SALT LAKE CITY – Utahns are used to poor air quality this time of year. For the most part, drivers say they try and do something about it.
“I usually ride TRAX every day to work,” says Midvale resident Lupe Lagunas. “I try to not drive as much as I can.”
Salt Lake officials are asking people to look beyond the inversion through things like their idle-free ordinance. The city hopes people will re-think their individual impact on overall air quality.
“Anything we emit into the air we’re stuck with until a storm moves through and cleans the valley out,” says Salt Lake City Special Programs Manager Kate Lohnes. “It comes down to individuals making different behavior changes.”
According to the DEQ, car emissions are responsible for roughly half of the pollution that goes into Utah’s skies. Many drivers think idling is a small thing compared to larger environmental issues. Lohnes agrees, but says individuals need to start somewhere.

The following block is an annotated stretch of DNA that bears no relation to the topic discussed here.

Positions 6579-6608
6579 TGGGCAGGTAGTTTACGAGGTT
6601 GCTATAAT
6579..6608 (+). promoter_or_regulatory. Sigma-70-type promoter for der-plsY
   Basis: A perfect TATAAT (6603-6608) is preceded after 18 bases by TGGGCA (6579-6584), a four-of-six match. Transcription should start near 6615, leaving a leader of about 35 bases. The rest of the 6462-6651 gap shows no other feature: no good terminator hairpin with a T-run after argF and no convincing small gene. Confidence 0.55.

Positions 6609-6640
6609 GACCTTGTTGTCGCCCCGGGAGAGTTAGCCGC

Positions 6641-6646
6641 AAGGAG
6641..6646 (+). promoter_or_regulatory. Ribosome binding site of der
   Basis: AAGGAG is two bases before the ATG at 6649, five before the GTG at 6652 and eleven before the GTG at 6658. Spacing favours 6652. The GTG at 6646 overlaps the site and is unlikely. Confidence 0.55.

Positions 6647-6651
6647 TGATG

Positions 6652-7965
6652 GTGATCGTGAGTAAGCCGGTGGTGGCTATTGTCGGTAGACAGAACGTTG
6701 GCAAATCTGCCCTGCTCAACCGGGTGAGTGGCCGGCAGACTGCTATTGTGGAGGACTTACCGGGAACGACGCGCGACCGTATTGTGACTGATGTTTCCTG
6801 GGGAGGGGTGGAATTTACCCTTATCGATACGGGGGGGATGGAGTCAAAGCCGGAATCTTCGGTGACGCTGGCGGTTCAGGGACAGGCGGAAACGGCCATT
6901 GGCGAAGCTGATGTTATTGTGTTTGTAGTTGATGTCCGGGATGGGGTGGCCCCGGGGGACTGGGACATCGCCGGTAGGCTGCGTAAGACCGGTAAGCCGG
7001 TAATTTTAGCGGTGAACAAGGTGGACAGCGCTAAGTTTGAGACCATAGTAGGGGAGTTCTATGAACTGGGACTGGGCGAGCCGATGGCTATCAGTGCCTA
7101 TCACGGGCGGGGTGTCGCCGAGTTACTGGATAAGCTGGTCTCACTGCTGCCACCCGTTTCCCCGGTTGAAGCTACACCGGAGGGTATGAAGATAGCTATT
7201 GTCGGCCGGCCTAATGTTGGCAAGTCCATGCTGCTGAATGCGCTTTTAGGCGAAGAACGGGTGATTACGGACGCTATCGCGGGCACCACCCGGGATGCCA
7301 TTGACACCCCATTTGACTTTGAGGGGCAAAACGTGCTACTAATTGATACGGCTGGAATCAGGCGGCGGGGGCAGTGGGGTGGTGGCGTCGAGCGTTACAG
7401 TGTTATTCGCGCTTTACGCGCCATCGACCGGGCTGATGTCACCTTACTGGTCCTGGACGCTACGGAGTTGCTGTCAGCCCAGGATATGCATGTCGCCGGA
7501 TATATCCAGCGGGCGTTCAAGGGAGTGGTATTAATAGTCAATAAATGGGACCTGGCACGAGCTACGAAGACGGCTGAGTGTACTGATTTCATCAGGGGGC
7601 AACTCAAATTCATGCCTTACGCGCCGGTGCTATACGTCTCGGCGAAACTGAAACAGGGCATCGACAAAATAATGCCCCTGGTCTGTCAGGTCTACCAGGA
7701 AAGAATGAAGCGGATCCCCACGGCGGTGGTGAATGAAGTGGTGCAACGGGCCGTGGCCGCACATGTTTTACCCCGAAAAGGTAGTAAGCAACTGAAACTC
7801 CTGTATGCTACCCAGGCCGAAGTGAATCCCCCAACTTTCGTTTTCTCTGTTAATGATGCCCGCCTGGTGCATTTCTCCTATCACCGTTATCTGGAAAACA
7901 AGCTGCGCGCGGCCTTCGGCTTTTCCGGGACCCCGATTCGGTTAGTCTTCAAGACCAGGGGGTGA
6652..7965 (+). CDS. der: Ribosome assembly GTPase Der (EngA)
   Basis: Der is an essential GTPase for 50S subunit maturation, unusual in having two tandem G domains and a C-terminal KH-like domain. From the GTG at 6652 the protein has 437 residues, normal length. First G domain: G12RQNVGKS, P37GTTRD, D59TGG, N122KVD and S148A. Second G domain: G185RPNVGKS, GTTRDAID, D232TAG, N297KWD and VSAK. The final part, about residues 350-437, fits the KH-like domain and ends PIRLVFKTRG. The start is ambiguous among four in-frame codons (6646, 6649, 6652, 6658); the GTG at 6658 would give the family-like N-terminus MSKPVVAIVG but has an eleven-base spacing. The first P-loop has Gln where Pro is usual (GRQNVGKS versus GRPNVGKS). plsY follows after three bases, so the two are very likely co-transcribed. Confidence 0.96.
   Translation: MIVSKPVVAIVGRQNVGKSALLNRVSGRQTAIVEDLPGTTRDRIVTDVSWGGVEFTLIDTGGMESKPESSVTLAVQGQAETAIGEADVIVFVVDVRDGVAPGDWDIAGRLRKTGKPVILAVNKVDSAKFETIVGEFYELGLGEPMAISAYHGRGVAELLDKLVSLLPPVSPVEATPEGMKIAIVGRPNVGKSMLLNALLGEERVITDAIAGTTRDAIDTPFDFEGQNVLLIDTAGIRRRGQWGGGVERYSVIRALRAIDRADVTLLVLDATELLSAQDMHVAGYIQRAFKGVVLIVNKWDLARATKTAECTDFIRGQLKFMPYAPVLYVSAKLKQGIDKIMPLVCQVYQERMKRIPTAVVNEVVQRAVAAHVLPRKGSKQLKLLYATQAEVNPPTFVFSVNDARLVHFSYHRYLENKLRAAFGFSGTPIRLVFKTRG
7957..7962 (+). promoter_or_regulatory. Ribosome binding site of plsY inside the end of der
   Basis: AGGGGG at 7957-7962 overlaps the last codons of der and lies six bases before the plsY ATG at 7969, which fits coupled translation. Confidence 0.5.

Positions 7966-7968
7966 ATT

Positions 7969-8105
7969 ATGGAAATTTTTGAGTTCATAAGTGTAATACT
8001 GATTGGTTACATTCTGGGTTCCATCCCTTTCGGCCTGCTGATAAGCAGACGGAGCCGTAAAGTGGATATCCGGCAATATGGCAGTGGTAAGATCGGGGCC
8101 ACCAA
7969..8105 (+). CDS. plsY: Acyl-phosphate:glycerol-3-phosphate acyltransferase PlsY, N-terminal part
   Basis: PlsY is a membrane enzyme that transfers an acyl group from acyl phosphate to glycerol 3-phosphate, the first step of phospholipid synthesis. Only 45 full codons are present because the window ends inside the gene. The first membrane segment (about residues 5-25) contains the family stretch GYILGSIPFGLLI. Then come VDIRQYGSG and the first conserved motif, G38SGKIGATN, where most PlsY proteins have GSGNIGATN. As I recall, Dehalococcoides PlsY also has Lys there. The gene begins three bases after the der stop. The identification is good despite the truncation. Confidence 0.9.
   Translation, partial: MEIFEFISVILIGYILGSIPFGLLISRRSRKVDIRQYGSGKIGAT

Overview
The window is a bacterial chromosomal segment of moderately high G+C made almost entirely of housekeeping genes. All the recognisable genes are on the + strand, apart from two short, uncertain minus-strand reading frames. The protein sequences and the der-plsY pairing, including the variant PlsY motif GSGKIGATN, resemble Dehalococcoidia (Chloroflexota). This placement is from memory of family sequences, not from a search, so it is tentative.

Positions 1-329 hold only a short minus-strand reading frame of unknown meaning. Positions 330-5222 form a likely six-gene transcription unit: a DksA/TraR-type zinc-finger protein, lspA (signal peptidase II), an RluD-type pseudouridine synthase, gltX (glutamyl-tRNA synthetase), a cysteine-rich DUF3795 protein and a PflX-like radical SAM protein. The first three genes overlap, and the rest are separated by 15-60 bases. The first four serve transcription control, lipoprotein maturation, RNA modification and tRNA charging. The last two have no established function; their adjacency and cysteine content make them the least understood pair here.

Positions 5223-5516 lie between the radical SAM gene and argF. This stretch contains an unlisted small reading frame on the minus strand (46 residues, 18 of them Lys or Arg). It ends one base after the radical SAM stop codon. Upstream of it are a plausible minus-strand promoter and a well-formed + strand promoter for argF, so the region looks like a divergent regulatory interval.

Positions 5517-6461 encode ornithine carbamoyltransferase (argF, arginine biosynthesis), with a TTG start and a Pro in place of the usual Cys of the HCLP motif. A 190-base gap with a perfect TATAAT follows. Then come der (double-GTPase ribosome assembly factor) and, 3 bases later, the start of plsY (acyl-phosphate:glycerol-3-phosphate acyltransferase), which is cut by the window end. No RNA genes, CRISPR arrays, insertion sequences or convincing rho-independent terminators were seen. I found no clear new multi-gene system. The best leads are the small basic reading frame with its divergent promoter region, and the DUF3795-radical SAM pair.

Parking enforcement officers haven’t issued any idling citation since enforcement began nine months ago. But the city says it was never about revenue, it was about education.
“Individuals are stepping up,” says Lohnes. “This is a very unifying issue. Everybody cares about it, it affects everyone.”
Salt Lake City provides text updates on air quality. To sign up, just text cleartheair to 69302.
Additional ways to reduce emission can be found on the cities website, www.caretocleartheair.org.